PICK OF THE MONTH
The waste management sector should, on paper, offer investors dependable returns. As the old saying goes: “There’s always money in muck.” Much like the undertaking profession, there’s never any shortage of business — waste continues to be generated in droves, both industrially and domestically.
However, there are complications in maintaining costeffective solutions. The fact that the general public is increasingly environmentally aware does mean an adherence to certain “green” standards — and it’s not unusual, these days, for waste management firms to come under fire in the media.
There’s not much history for waste management firms on the JSE, with few listings in three decades. These include Fraser Alexander (with part exposure to the sector) and, more recently, EnviroServ.
Though it would be a stretch to discern a pattern, the EnviroServ example — for investors with long memories — might contain pointers for Interwaste, the JSE’s sole waste management listing.
EnviroServ endured a fairly torrid time on the JSE, with investors seemingly oblivious to the counter’s fundamentals. But in 2008 it was bought out by an Absa Capital-aligned entity at a premium price of R16.60 a share.
In the three years preceding the buyout — when earnings were increasing — investors could have snapped up EnviroServ shares at between 220c and 500c. In the year of the buyout, when the company posted earnings of more than 100c a share, punters could accumulate shares at between 900c and R11.
Interwaste, which came to the market in 2007, has traded in a fairly narrow band over the past few years. The price extremes range from a 70c low to a 125c high.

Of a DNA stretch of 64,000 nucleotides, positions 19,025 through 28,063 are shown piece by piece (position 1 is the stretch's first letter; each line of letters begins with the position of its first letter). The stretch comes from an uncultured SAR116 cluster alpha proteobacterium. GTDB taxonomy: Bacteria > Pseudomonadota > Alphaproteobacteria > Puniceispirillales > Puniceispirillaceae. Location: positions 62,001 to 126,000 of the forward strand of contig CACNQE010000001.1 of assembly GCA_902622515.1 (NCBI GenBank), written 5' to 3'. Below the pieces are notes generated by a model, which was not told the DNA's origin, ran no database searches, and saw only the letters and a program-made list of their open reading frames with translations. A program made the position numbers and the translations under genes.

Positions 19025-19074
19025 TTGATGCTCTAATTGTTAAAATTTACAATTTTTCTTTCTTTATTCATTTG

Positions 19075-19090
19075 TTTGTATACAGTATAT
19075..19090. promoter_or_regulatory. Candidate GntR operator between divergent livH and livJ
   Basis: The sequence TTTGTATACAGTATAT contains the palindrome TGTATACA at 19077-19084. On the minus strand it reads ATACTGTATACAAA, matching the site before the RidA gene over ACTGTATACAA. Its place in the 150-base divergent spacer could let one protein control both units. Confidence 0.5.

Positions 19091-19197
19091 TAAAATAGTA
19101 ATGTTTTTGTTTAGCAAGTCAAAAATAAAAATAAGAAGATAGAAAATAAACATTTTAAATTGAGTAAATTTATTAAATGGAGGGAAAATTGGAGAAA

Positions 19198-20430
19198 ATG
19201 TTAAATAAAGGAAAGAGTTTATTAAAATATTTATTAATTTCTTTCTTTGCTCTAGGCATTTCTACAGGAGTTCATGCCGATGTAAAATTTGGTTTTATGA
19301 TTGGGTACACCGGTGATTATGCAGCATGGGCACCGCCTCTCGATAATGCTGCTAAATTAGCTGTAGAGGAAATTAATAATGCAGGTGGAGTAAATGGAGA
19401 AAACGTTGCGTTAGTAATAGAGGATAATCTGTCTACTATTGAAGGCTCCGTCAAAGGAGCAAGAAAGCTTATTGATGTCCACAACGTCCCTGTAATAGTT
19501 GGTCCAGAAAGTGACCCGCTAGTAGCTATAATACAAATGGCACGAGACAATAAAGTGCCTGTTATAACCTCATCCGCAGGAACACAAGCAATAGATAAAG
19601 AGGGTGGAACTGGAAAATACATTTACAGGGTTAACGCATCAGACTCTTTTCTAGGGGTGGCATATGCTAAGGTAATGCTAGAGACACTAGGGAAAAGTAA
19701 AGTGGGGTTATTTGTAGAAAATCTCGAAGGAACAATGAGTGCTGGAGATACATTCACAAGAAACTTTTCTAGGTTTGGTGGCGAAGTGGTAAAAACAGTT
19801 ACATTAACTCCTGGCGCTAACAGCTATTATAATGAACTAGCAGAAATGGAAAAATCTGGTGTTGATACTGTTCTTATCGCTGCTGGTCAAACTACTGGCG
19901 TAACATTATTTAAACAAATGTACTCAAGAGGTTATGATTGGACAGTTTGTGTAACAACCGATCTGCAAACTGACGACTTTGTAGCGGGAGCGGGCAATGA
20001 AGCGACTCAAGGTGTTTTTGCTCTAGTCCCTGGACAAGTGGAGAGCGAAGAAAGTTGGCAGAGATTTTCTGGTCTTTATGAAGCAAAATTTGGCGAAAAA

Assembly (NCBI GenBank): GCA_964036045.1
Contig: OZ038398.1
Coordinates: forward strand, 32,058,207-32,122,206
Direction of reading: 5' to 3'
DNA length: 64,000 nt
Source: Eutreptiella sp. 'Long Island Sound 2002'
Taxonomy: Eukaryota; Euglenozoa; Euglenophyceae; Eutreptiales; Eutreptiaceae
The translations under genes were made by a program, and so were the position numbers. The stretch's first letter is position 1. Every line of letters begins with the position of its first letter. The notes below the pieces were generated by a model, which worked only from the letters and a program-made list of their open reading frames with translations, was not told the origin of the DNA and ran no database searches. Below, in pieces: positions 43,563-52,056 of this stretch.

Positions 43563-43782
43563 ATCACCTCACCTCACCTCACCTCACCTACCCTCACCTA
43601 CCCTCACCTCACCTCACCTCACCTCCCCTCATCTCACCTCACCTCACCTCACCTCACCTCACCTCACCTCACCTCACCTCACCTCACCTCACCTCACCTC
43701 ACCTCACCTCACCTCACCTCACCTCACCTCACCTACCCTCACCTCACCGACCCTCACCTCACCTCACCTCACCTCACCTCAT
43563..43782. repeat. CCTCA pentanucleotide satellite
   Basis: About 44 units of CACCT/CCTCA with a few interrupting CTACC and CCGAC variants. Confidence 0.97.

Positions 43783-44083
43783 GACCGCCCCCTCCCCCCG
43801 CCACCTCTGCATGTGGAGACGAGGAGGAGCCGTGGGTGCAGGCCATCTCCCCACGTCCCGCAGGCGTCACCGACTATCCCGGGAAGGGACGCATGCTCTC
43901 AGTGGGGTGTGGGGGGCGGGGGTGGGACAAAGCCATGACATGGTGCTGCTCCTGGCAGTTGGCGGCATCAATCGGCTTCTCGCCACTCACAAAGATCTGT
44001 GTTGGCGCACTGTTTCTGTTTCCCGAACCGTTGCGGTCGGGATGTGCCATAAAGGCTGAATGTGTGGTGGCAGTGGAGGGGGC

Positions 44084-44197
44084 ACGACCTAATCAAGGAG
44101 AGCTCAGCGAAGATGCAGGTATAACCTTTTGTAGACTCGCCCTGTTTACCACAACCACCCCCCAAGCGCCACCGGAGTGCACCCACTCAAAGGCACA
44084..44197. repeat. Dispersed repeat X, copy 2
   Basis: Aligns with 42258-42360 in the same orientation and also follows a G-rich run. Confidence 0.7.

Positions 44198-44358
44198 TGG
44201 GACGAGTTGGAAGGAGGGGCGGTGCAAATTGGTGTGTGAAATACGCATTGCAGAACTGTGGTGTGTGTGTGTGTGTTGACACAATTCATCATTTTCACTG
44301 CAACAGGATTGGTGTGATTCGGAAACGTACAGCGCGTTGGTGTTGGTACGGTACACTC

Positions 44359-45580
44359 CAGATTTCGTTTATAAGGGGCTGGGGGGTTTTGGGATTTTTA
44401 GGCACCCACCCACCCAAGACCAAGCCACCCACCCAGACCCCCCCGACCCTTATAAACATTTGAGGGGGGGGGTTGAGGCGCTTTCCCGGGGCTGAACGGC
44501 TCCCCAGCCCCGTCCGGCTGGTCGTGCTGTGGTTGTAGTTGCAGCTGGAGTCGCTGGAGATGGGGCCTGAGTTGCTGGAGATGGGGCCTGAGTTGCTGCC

More recently, the share has dipped under 100c, and at the time of writing it was trading at 89c. This is below the last stated tangible NAV of 118c a share — noteworthy for what is essentially a services company.
IM is not suggesting that the depressed trading levels will prompt a tilt by a competitor, private equity player or opportunistic investor, or even a management buyout — though this is quite possible.
At this juncture Interwaste — which paid a maiden dividend for the financial year to end-December — looks like a decent business trading at dirtcheap levels.
Recent interim numbers were not easy to rubbish. Headline earnings came in 41% higher at 6.43c a share, putting the firm on a forward earnings multiple of about seven.
Earnings were reassuringly backed by strong sustainable cash generation. Cash generated before financing was R78m — equivalent to 18c a share.
If there is a weak spot, it is that sprightly revenue growth of 24% to R595m was diluted at operating profit level, which was up 22% at about R60m.
IM calculates the gross margin at about 49% — down on the previous interim peri- od’s 54% and the full 2017 financial year’s 52%. This suggests the waste management market remains tricky.
Interwaste’s revenue growth was driven by industry price increases and efforts to diversify its customer base. But this top-line gain was offset by lower recyclable prices and lower volumes to landfill facilities.
Gross profit percentages remained under pressure due to lower domestic recyclable prices, higher input costs and lower disposal volumes at Interwaste’s FG landfill site, which incurred increasing year-on-year environmental compliance costs.
But there is encouragement to be taken from the reduction in gearing to 19% from a much tighter 41% last year. Net debt now stands at a more manageable R112 (previously R230m).
The company also prudently bought back 11.6 million shares at an average 84c a share.
Interwaste cautioned that China’s ban on importing certain waste and slag-type material — and the effect on local recyclable prices — will continue to affect margins negatively.
But executives seem confident that Interwaste’s ability to offer integrated waste solutions — as well as higher levels of environmental compliance — should help to retain clients and snag new business.
IM thinks it could be a good time for long-term investors to collect a few Interwaste shares at prices from 85c-95c. Investors with an inclination for yields should also note that the firm is applying a reasonably conservative dividend policy of 4.5-5 times earnings cover.
As gearing is further eased and a sustainable profit profile established, this cover could come down markedly.
Executives seem confident that Interwaste’s ability to offer integrated waste solutions should help to retain clients